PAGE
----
At this time and clearly under considerable pressure, Hall suffered a stroke which incapacitated him for at least 12 weeks. It appears that he spent his remaining years quietly. In 1865, he had been contemplating the purchase of the Villa Real in the Morpeth area, but the sale did not proceed. Bourn. [1] states that he retired to Wylam Hill Farm. He died at his Newcastle residence, 11, Eldon Sq., on 3 February 1870 and his funeral was at Ryton Church. [34]

Scholarship bequest

Hall maintained his commitment to learning and scholarship. As recorded in the Transactions of the NEIMME, [35] ".. . a clause in the will of the late Mr. Thos. Y.Hall, which provided that the interest on £500 would be available for a scholarship connected with the college, which he (the President) hoped would soon be formed in connection with this Institute." This endowment provided the Thomas Young Hall Exhibition at the College of Physical Science, which is still awarded to a pre-eminent Undergraduate in the Faculty of Science, Agriculture and Engineering at Newcastle University.

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  1. 1 2 3 Bourn W. The Parish of Ryton including the Parishes of Winlaton, Stella and Greenside. G.& T.Coward, The Wordsworth Press, Carlisle, 1896. Retrieved in February 2013 from History of Ryton
  2. Welford R. Men of Mark 'Twixt Tyne and Tweed, Vol. II. p.421 et seq. Walter Scott, (1895)London, 1895. [Internet] Retrieved July 2013 from Men of Mark
  3. Welford R.Men of Mark 'Twixt Tyne and Tweed, Vol. II. p.421 et seq. Walter Scott, London, 1895. [Internet] Retrieved July 2013 from Men of Mark
  4. Durham County Records Office (DCRO)Bound papers. DCRO, NCB01/TH11 p.52 (1832)
  5. Fordyce W.Local Records, Vol. III, or Historical Register of Remarkable events 1833–66 T.Fordyce,60 Dean St., Newcastle upon Tyne, 1867.
  6. Hall T.Y.Correspondence 20 September 1834. DCRO NCB01/TH14(1834)
  7. Welford R.Men of Mark 'Twixt Tyne and Tweed, Vol. II. p.421 et seq. Walter Scott, London, 1895. [Internet] Retrieved July,2013 at:
  8. Hall T.Y. Notes on the production and consumption of coal in France Trans. NEIMME, (1858)Vol.6, p.49, Newcastle upon Tyne, 1858
  9. 1 2 NEIMME TYHall's papers, Folder 2C10 – Blaydon Lease, NEIMME, Newcastle upon Tyne, 1841.
  10. Fordyce W. The History and Antiquities of the County Palatine of Durham, Vol. II.(1857)[Internet] Accessed July 2013. Available at:
  11. Welford R.Men of Mark 'Twixt Tyne and Tweed, Vol. II. p.421 et seq. Walter Scott, London, 1895. [Internet]Accessed at
  12. Wood T.Bound Correspondence, DCRO NCB01/TH11,1840, p.42.
  13. DCRO Agreement for the formation of the Chesterfield Coal and Iron Company. DCRO, NCB01/TH11 p.33.
  14. Fordyce W. The History and Antiquities of the County Palatine of Durham, Vol. II.[Internet] Accessed July 2013, at:
  15. DCRO Bound papers. DCRO, NCB01/TH11 p.50(1841)
  16. DCRO Bound papers. DCRO, NCB01/TH08.(1847)
  17. DCRO Bound papers. DCRO, NCB01/TH11 p.81. (1848)
  18. Fordyce W. The History and Antiquities of the County Palatine of Durham, Vol. II. (1857)[Internet] Accessed July 2013 at:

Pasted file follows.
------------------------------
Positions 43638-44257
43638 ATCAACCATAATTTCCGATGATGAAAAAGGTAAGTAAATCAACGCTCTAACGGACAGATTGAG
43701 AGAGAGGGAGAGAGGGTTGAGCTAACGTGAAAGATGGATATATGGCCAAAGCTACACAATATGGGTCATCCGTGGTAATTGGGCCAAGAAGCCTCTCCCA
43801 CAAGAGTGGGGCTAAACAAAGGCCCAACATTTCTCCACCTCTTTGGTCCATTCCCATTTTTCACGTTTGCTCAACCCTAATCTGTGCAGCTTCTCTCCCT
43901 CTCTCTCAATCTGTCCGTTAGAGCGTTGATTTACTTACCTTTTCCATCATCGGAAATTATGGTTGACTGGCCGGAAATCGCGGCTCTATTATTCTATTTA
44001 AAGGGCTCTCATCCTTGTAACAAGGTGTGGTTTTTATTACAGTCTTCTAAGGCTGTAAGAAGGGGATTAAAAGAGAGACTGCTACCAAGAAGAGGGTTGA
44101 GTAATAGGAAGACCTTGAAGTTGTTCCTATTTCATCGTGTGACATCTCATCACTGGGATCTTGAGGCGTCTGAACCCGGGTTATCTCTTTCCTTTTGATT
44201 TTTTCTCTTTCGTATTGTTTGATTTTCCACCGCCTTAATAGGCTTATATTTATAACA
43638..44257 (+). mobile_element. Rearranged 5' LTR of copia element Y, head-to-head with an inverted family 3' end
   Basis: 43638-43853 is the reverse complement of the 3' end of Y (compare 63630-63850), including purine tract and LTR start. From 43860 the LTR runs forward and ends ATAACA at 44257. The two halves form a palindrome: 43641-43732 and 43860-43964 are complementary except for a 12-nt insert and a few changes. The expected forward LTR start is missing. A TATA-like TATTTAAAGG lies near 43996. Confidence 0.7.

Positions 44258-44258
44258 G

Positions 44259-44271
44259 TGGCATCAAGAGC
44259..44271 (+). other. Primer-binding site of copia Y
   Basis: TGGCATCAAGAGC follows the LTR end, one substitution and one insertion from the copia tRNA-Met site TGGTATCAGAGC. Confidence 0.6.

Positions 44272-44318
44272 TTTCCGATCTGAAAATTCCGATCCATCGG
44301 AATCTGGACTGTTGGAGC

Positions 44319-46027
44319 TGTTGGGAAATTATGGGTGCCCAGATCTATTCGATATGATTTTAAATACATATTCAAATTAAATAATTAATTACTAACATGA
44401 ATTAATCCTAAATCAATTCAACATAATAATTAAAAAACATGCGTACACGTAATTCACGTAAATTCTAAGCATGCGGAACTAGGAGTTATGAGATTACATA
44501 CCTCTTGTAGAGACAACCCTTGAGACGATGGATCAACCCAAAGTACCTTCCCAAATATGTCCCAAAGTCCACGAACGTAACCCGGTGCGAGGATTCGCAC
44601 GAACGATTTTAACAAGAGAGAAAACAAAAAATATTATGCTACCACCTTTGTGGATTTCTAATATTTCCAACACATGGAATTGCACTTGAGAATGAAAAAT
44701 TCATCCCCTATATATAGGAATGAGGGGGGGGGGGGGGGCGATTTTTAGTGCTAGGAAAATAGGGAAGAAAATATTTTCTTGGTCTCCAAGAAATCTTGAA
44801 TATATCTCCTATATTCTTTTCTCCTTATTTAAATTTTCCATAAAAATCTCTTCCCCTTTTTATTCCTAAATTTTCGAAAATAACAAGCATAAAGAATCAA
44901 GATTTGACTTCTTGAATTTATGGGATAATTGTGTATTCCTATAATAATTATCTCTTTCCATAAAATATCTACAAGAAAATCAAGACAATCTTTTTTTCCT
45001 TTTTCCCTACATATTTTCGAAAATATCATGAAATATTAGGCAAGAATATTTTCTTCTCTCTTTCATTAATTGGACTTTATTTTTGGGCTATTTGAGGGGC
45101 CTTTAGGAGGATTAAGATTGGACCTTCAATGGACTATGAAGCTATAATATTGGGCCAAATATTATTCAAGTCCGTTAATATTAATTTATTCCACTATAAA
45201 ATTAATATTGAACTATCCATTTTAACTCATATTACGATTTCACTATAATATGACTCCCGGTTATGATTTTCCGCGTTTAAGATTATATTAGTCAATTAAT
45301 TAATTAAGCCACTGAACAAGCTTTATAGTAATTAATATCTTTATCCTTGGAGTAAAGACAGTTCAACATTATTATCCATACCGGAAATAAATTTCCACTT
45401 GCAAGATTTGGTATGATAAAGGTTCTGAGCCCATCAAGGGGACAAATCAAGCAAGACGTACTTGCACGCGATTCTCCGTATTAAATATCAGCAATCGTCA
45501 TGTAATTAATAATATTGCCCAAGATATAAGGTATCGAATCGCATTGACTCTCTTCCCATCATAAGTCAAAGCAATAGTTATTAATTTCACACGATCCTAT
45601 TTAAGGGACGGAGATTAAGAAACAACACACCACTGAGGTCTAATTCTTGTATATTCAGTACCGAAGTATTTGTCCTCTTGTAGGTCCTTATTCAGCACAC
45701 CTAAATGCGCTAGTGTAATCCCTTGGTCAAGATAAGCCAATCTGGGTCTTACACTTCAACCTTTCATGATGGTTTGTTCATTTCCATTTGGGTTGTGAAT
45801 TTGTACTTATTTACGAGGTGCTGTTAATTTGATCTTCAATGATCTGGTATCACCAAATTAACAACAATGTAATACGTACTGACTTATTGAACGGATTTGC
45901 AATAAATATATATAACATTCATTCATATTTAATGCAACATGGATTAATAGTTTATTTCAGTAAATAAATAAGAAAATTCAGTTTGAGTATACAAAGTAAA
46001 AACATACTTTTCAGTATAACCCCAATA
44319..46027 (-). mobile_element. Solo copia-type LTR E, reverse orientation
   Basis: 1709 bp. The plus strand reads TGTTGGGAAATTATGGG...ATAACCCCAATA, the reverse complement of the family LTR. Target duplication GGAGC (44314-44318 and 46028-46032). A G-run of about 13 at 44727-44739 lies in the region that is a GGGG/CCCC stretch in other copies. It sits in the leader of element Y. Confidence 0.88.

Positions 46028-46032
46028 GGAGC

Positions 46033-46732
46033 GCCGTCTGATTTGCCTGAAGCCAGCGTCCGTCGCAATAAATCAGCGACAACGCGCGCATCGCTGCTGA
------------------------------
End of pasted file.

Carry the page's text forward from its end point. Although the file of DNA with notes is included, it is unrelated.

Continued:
19. 1851 Census. [Internet] Accessed June 2013 at: www.ancestry
  20. Hall T.Y. A Treatise on the Extent and Probable Duration of the Northern Coal-Field. Trans NEIMME, Vol.2, p.104, Newcastle upon Tyne, 1854.
  21. Hall T.Y. On the Rivers, Ports, and Harbours of the Great Northern Coal-Field. Trans. NEIMME, Vol.10, p.41, Newcastle upon Tyne, 1861.
  22. Yorkshire and Cleveland Railway Bill. TYHall's papers, Vol.2, NEIMME, Newcastle upon Tyne, 1854.
  23. Hall T.Y. The Coal Measures of Styria in the Austrian Dominions. Trans NEIMME, Vol.4, p.55, Newcastle upon Tyne, 1855.
  24. Hall T.Y. Statistical Notes on the Coal and Iron Production of the United States of America. Trans NEIMMEVol.4, p.125, Newcastle upon Tyne, 1856.
  25. 1 2 Fordyce W The History and Antiquities of the County Palatine of Durham, Vol. II. (1857)[Internet] Accessed July 2013 at:
  26. Hall T.Y.Notes on the production and consumption of coal in France Trans. NEIMME, Vol.6, p.49, Newcastle upon Tyne, 1858
  27. Hall T.Y. Progress of Coal-Mining in China. Trans. NEIMME, Vol.15, p.67, Newcastle upon Tyne, 1865.
  28. Wood N.Experiments to test various safety lamps, tried at Wallsend Colliery. Trans NEIMME, Vol.1., p.316., Newcastle upon Tyne, 1853.
  29. Hall T.Y. On the safety-lamp for the use of coal miners. Trans NEIMME, Vol.1., p.323., Newcastle upon Tyne, 1853.
  30. 1 2 TYHall's papers, Vol.2, NEIMME, Newcastle upon Tyne, 1853
  31. Hall T.Y. On Penetrating Dangerous Gases. Trans NEIMME, Vol.2, p.87, Newcastleupon Tyne, 1853
  32. DCRO Bound papers. DCRO, NCB01/TH41.(1866)
  33. DCRO Bound papers. DCRO, NCB01/JS30.(1866)
  34. Courant Obituary notice. The Newcastle Courant, 2nd Edition, 5 February 1870, Newcastle upon Tyne. (reprinted, 1st Edition, 11 February 1870)
  35. NEIMME Minutes of meeting of August, 6th. Trans NEIMME Vol.19, p.188, Newcastleupon Tyne, 1870,

Sources and further reading

Abbreviations: NEIMME: North of England Institute of Mining and Mechanical Engineers DCRO: Durham County Records Office